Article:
This is a for-fun post since I'm deviating from my normal download of training information. If you're looking for something interesting to shake up your Monday, this ought to do it!
I have a feeling that if scientists ever took a picture of my brain while "crafting", it'd look like all those giant pictures of the sun in science books - constant eruptions (solar flares and plasma for all of you with kids in school) and BRIGHT spots every where. Of course, I think that's what it would like while parenting or training puppies . . . they'd probably return my brain to me and say, "We're sorry, Mrs. Kelley, it's broken and we can't fix it!"
Crafting is my overall term in the Kelley house for all things creative that I attempt and teach myself to do. To fully understand the depth of meaning in that term, you'd have to speak to my husband about the state of my supplies. "Waste not, want not" made it to my generation and I have bins full of just about anything you can imagine and yes, I literally have a huge burlap sack of prime sheep wool, hot off the ram, so to speak.
I also . . . have an ever-growing bin of dog hair.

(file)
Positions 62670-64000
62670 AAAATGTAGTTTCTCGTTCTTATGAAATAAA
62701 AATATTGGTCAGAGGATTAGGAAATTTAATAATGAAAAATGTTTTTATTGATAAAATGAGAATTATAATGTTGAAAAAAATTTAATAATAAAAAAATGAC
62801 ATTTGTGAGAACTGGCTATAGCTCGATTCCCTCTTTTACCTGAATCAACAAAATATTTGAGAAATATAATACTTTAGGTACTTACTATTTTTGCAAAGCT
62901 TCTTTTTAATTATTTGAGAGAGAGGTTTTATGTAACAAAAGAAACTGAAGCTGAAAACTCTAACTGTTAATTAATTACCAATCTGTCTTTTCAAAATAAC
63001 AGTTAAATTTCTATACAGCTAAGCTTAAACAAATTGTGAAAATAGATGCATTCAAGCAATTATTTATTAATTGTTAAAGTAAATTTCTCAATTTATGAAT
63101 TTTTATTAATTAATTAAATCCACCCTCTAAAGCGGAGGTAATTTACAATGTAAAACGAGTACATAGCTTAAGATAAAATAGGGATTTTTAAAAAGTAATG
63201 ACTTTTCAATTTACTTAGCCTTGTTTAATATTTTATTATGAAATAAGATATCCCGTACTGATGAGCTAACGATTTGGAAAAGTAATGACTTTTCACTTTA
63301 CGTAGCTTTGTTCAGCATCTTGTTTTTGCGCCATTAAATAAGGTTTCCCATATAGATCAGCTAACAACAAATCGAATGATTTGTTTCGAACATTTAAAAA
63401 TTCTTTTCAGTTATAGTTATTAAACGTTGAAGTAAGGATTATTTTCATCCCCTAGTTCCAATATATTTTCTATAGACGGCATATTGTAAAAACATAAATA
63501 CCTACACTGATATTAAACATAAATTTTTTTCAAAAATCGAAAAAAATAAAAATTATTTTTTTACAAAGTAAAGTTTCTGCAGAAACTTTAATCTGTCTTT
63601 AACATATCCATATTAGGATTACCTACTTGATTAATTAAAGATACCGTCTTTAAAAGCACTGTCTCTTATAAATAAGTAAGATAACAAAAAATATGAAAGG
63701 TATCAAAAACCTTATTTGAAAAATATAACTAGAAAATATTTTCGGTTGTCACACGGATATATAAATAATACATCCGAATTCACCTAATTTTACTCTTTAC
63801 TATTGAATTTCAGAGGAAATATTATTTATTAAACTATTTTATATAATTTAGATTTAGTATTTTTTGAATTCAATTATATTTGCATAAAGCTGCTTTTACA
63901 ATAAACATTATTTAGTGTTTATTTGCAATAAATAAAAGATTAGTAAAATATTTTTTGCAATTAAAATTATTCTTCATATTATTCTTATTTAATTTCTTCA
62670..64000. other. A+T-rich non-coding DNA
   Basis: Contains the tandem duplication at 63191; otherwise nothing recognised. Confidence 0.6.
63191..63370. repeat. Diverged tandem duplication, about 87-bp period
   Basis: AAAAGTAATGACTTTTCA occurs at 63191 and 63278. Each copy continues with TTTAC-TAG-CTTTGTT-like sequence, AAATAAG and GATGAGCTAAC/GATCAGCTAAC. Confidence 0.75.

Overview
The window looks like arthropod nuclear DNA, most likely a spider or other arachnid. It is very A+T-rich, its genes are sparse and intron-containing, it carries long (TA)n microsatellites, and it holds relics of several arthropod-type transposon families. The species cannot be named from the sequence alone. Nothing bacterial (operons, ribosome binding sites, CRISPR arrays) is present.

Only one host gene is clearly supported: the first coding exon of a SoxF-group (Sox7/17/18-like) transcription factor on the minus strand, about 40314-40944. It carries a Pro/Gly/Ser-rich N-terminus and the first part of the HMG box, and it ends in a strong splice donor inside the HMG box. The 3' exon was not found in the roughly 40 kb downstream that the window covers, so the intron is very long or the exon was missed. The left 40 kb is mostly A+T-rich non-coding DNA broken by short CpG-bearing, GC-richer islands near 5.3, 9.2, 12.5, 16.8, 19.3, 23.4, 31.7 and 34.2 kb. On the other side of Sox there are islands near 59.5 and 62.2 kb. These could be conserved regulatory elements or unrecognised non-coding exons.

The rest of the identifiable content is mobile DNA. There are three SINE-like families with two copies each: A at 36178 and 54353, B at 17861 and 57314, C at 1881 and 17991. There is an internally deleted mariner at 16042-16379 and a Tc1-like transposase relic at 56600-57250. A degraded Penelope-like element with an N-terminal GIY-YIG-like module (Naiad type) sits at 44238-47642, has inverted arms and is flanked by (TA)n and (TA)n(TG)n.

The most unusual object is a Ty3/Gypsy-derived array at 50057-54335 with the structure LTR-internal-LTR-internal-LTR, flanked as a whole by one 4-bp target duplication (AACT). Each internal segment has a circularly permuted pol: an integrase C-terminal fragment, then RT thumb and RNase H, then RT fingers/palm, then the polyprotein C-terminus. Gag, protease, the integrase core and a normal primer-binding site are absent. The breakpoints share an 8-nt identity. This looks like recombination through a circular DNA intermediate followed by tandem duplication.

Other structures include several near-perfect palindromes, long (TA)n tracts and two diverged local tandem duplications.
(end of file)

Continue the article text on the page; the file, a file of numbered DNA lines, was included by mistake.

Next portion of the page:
For those of you with Goldens in the house, you know what I mean. Those piles of fur you sweep up when they're blowing their coat make it look like you've murdered some poor fur-fairy and spread the fluff all over your floor.
Did you know you're sweeping up chiengora? It's a word primarily used to describe yarn spun from dog hair, but has also been more broadly used to describe things created from dog fur. To a self-taught knitter of 20 years, this was a whole new world for me!
Did you also know that dog fur is up to 80% WARMER than wool? That folks have mittens made from dog fur and request to have wool added just to cool it down? Mind blown. (To my dear mother-in-law with the constantly frozen fingers . . . beware, you may be wearing the hair of the dog this Christmas!)
I have worked with baby alpaca fiber, prime sheep wool, and yes, the cheap acrylic yarn from Wal-Mart that's indestructible in its cheapness, but I had never worked with dog fur before. It is unbelievably soft. No wonder Golden Retrievers look amazing when they're all blown dry and combed out.
My latest hunt for something new to learn accidentally dropped me into the world of needle felting. Needle felting literally consists of poking a lump of wool with a barbed needle. I had no idea they did this with dog fur . . . I had no idea they did this period!
Did you see Rhonda's Facebook post not too long ago in June? That was my first attempt at both needle felting and working with dog fur. I bought some barbed needles (already stabbed my fingers a few times - they need a disclaimer "points are sharper than they appear"), studied quite a few photos online, and groomed Goose. Unique and unforgettable birthday gift - check.
Wow. So. Much. Fun. and incredibly life-like. Plus, it does not stink. It's like any other luxury fiber when washed. Lovely.